President Joe Biden’s Tuesday speech was supposed to restore confidence amongst allies who have witnessed America’s rapid retreat from the global stage. Biden spoke of a new “relentless diplomacy,” arguing that the United States—now “free” from Afghanistan—can finally prioritize the existential global threats of climate change, Covid-19, and terrorism. As if it was so easy.
But it is actions, not words, that carry weight in foreign affairs. A dedicated U.S. policy to rebuild its credibility and counterterrorism deterrence is needed. For those strategic goals, the United States needs to boost cooperation with our long-time partners in Central Asia to engender faith among friends and caution among adversaries.
However, after criticizing the previous U.S. administration for shirking its global responsibilities, Biden illogically justified the debacle of the U.S. withdrawal from Afghanistan and empowerment of the Taliban. In an August address, he stated that “our true strategic competitors—China and Russia—would love nothing more than the United States to continue to funnel billions of dollars in resources and attention into stabilizing Afghanistan indefinitely.” Nothing could be further from the truth, as Russia and China believe that by engaging Afghanistan in a bid to dominate Eurasia, they are better positioned to oppose U.S. primacy in global affairs, including Europe.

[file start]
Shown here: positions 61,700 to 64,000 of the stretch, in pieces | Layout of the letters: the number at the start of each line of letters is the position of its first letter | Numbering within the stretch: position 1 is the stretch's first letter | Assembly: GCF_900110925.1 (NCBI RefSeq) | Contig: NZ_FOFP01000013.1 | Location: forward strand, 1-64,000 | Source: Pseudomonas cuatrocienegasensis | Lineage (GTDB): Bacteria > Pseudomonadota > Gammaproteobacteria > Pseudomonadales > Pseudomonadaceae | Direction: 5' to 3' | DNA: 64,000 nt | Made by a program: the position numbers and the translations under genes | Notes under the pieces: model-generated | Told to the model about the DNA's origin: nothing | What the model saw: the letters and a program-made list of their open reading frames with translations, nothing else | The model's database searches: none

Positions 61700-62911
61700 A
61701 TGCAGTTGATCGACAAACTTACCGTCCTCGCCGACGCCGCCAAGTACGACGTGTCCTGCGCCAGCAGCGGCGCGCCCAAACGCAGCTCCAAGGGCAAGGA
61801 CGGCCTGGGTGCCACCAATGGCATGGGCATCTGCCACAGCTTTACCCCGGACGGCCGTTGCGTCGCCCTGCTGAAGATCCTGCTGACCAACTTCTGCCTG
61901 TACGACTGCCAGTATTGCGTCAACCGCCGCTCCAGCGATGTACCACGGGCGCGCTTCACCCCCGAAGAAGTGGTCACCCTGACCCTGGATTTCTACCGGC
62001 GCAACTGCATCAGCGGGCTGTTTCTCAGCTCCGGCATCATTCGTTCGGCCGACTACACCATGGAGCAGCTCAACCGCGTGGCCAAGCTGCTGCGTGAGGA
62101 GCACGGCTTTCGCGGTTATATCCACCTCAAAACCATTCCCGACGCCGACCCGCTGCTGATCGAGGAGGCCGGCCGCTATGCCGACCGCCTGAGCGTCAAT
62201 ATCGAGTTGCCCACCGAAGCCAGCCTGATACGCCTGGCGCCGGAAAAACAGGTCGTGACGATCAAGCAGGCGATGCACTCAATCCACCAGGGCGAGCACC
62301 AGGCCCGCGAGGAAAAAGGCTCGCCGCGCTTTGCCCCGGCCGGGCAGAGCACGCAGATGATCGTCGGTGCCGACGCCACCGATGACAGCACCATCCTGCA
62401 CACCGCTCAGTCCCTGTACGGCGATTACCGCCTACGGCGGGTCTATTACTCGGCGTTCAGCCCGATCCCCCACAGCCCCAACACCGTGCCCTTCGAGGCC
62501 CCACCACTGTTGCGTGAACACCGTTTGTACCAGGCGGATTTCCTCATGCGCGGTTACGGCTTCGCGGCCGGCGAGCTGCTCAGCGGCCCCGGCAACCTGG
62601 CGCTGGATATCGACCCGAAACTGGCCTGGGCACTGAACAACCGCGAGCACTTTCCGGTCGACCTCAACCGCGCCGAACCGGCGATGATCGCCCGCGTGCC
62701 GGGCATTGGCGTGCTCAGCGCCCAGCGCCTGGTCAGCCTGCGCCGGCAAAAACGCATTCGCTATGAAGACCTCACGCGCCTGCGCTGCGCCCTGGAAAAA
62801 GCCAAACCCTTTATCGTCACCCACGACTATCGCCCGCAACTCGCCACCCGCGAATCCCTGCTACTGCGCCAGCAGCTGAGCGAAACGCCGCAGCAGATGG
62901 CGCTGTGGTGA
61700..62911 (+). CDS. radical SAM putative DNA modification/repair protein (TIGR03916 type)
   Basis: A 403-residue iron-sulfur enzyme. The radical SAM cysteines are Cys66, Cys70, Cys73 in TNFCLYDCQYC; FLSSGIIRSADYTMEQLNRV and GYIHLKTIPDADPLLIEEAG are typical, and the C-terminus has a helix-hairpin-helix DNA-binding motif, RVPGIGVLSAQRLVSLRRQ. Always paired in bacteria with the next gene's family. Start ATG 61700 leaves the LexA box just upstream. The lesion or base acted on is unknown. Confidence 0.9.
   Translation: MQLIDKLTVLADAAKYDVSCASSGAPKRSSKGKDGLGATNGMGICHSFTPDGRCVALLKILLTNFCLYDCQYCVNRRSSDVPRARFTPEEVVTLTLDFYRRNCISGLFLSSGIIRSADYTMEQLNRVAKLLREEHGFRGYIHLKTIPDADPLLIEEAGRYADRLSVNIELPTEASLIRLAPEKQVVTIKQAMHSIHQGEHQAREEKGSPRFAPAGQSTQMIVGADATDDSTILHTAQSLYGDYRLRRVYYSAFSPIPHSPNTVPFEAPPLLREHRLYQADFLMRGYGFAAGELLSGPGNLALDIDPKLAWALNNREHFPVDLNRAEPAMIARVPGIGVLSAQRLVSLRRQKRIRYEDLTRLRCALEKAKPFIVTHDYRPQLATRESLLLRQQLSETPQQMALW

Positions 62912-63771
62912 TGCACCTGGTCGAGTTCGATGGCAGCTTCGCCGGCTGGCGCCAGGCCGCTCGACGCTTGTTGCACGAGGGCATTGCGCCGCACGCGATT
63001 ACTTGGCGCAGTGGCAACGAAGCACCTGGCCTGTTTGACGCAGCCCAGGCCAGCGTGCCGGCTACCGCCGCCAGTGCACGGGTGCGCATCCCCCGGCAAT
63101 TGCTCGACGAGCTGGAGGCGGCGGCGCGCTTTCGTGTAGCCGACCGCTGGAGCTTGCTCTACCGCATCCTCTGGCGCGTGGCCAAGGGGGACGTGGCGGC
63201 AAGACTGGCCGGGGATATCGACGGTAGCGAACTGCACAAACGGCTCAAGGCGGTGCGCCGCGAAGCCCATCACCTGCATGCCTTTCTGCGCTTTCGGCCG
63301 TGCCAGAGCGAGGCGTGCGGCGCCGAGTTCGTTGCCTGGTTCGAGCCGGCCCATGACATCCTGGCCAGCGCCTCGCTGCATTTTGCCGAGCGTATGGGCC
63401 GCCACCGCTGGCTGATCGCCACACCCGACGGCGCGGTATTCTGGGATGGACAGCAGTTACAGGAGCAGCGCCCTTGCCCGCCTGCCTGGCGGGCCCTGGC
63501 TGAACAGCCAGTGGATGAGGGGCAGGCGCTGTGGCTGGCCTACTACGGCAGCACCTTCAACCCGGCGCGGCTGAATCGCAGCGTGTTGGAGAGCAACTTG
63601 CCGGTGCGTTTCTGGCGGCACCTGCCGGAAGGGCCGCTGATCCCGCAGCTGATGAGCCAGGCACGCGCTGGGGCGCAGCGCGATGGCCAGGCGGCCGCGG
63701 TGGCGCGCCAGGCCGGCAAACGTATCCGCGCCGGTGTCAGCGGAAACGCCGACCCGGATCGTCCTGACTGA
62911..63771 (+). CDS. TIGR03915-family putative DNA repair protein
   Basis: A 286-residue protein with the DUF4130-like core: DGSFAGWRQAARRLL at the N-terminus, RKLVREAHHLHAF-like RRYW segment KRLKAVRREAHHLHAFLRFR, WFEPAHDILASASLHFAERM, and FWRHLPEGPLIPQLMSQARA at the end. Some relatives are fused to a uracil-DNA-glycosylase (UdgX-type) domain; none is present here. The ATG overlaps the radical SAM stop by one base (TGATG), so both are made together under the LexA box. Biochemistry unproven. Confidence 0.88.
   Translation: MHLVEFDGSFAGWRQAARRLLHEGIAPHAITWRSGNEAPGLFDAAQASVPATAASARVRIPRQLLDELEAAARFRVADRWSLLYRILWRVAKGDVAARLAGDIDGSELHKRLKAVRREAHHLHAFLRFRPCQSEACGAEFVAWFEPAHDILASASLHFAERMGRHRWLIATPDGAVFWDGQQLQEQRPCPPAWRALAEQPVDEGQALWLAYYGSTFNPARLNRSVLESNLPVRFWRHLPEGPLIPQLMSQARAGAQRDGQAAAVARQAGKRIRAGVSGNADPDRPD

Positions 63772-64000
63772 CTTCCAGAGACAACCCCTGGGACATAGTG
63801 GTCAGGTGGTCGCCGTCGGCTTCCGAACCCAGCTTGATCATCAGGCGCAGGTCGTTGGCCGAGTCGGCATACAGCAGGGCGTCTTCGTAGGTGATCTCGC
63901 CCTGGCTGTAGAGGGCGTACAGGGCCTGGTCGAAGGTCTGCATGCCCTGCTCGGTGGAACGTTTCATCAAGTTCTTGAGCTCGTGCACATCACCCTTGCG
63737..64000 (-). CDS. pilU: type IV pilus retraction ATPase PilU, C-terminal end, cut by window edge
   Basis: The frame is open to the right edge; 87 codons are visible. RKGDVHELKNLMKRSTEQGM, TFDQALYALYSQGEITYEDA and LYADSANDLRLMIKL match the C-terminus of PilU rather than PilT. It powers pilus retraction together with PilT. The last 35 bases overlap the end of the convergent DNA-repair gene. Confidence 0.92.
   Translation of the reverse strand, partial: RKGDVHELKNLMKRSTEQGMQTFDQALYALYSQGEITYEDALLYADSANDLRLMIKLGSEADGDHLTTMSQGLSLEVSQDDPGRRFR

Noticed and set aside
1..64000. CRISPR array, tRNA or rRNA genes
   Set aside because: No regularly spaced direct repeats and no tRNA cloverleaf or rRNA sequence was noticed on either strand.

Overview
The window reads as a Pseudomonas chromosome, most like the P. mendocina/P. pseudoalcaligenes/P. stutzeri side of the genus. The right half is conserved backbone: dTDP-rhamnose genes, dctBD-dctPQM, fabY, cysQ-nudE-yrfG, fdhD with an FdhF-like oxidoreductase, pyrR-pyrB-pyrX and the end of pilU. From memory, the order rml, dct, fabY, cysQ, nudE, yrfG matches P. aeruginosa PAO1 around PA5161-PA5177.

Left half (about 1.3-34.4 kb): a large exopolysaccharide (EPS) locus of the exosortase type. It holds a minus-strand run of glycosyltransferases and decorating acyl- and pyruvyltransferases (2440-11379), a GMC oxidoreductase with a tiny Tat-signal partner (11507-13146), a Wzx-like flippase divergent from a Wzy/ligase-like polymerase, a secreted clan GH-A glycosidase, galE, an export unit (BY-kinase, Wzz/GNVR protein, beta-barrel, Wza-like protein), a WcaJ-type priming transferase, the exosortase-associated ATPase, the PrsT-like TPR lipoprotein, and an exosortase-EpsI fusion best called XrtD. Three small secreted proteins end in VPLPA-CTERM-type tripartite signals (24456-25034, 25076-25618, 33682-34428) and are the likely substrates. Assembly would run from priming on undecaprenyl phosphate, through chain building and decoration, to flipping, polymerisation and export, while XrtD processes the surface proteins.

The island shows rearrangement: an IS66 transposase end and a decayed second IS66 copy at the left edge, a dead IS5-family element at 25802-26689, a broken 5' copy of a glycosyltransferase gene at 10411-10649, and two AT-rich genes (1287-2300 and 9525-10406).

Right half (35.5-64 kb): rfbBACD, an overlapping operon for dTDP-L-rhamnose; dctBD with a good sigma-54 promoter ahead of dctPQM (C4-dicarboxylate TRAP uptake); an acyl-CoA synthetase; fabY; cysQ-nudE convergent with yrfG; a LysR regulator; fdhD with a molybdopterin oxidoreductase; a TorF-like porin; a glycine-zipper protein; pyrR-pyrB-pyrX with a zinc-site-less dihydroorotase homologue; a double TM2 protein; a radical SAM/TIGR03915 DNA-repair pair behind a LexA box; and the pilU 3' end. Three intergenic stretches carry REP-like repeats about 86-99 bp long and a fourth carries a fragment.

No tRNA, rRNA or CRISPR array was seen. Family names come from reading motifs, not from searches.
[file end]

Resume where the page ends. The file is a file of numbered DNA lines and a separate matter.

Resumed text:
The European Union and the United States alike are seeking to mitigate this by setting the stage for the revival of the nineteenth-century “Great Game” between the British and Russian empires over Afghanistan. The competition over Central Asia’s geoeconomic and geostrategic potential is just beginning.
Countries do not have friends, only interests, Lord Palmerston observed. Historically, China and Russia opposed the Taliban. Today their strategy is to engage the Taliban to develop economic corridors in Afghanistan such as the China-Pakistan Economic Corridor (CPEC) as part of Beijing’s Belt and Road Initiative (BRI), which are aimed at denying Western states access to Central and South Asia’s coveted transportation routes and markets. To this end, Beijing has offered the Taliban investments in energy and infrastructure projects, who in turn have never attacked Chinese infrastructure projects.
Yet, having retreated from Afghanistan, the United States and Europe will aim to blunt the influence of China and Russia in Central Asia by seeking local regional allies, such as Kazakhstan and recently Uzbekistan, to project power across the region and keep the Taliban in check.
Kazakhstan—home to Central Asia’s largest territory, military, and economy, accounts for about 75 percent of all FDI inflows into Central Asia. In 2020, Kazakhstan’s total foreign direct investment stood at $161 billion, with $30 billion coming from the United States. This has been made possible by Kazakhstan’s shift to a post-industrial economy that is based on renewable energy, high value-added agriculture, and services. Its new, Western-trained managerial class is developing a sophisticated financial sector.